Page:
Long before crochet became a regular part of my crafting life, there was needlework. I began cross-stitching when I was about nine years old. I learned the basics in Brownies. We made a small piece for Valentine's Day, "I LOVE YOU" stitched in big, block letters with a white heart on red Aida cloth. I loved stitching it so much that I would pick out all the stitches and re-stitch it, over and over, until the embroidery floss was frayed and there were gaping holes in the cloth. My mother had enjoyed cross-stitch when I was very young but had stopped doing it by this point, so I started taking over her unfinished projects. I liked stitching; it certainly wasn't cool but I didn't mind. I found it relaxing. It was inexpensive and portable. I wish my mother had kept with it; I think it would have been really good for her. I liked what it did for me, I know that for sure.
I have them here now, all the finished samplers and Hummel illustrations and 80's country-chic motifs. They're in a box, with her cross-stitch pattern books and a small amount of embroidery floss, some of it almost as old as I am. I don't love the patterns; they seem dated, for the most part. I may donate them; I know of a local stitchery shop which will take them for a display collection they have in the store. I think they're fun to have, though, and I'll probably just keep them. I've been thinking about ways to combine elements from different patterns to make samplers. I think it could be really interesting.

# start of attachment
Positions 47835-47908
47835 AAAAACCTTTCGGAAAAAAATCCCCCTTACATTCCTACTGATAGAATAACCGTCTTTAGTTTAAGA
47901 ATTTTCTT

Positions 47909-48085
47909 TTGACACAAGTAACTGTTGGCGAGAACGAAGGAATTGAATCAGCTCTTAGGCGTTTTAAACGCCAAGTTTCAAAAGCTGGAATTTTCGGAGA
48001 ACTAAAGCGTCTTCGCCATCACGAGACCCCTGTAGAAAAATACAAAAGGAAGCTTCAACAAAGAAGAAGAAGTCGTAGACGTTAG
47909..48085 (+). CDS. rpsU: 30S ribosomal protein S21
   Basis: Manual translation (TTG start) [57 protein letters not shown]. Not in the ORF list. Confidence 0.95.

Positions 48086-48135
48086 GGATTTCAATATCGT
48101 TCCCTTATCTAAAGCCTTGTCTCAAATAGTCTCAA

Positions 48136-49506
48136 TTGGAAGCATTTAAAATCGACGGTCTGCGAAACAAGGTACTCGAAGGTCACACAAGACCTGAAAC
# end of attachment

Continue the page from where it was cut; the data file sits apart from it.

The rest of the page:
This is my favorite of those old pieces. I want to frame it for my living room. It's wrinkled, and the masking tape on the edges is probably thirty years old. She had stitched the house before she stopped working on the sampler. I found it several years later and finished it. Looking at it now, I'm impressed with the neatness. I've even compared it to the pattern chart; I did pretty well. Do you ever look at a finished project and feel instantly transported to the time and place when you made it? I stitched this piece during the spring and summer of 1994. I was going on sixteen. Kurt Cobain died, the New York Rangers won the Stanley Cup and OJ Simpson caused the most boring car chase in history. I had a summer job taking care of two little girls for twelve hours a day, three days a week. I think I was earning two dollars an hour. It was exhausting. Off-duty, I cross-stitched and read virtually anything.
A couple of years ago, I began noticing that there were really nice designs out there, including those of Alicia Paulson. I decided to ask for her Winterwoods ABCs sampler kit for Mother's Day two years ago and I finished the sampler later that year. Here, it hangs in our dining room. I loved making this sampler. I really savored the work. I'd never stitched on linen before, nor 28-count cloth, and it was a challenge at first. It was very enjoyable once I got used to it and I love the way it turned out. I planned to make Alicia's Midsummer Sprigs sampler next. She doesn't sell a kit for this one, just the pattern, and you supply the floss and linen. I gathered the supplies for this past Mother's Day gift (I like to buy what I want and have them present it to me; this way everybody wins).